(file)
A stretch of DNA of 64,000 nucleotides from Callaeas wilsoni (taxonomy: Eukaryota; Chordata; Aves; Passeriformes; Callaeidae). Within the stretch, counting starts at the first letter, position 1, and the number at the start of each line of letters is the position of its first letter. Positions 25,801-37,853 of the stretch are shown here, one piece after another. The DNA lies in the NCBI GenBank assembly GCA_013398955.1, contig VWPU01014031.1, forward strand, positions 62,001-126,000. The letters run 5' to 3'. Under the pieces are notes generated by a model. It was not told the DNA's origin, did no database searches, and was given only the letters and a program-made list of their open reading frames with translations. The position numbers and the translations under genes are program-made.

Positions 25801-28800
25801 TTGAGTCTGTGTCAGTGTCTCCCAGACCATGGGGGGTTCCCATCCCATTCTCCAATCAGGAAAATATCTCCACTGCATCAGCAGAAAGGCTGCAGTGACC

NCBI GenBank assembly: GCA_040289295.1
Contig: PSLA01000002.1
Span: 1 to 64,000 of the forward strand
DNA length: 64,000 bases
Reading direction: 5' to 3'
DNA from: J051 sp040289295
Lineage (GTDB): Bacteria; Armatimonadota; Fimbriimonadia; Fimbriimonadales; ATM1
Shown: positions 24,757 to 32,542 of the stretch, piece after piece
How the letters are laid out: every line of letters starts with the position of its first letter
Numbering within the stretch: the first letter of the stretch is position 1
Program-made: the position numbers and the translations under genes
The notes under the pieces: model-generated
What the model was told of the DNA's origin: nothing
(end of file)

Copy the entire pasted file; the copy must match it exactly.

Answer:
A stretch of DNA of 64,000 nucleotides from Callaeas wilsoni (taxonomy: Eukaryota; Chordata; Aves; Passeriformes; Callaeidae). Within the stretch, counting starts at the first letter, position 1, and the number at the start of each line of letters is the position of its first letter. Positions 25,801-37,853 of the stretch are shown here, one piece after another. The DNA lies in the NCBI GenBank assembly GCA_013398955.1, contig VWPU01014031.1, forward strand, positions 62,001-126,000. The letters run 5' to 3'. Under the pieces are notes generated by a model. It was not told the DNA's origin, did no database searches, and was given only the letters and a program-made list of their open reading frames with translations. The position numbers and the translations under genes are program-made.

Positions 25801-28800
25801 TTGAGTCTGTGTCAGTGTCTCCCAGACCATGGGGGGTTCCCATCCCATTCTCCAATCAGGAAAATATCTCCACTGCATCAGCAGAAAGGCTGCAGTGACC

NCBI GenBank assembly: GCA_040289295.1
Contig: PSLA01000002.1
Span: 1 to 64,000 of the forward strand
DNA length: 64,000 bases
Reading direction: 5' to 3'
DNA from: J051 sp040289295
Lineage (GTDB): Bacteria; Armatimonadota; Fimbriimonadia; Fimbriimonadales; ATM1
Shown: positions 24,757 to 32,542 of the stretch, piece after piece
How the letters are laid out: every line of letters starts with the position of its first letter
Numbering within the stretch: the first letter of the stretch is position 1
Program-made: the position numbers and the translations under genes
The notes under the pieces: model-generated
What the model was told of the DNA's origin: nothing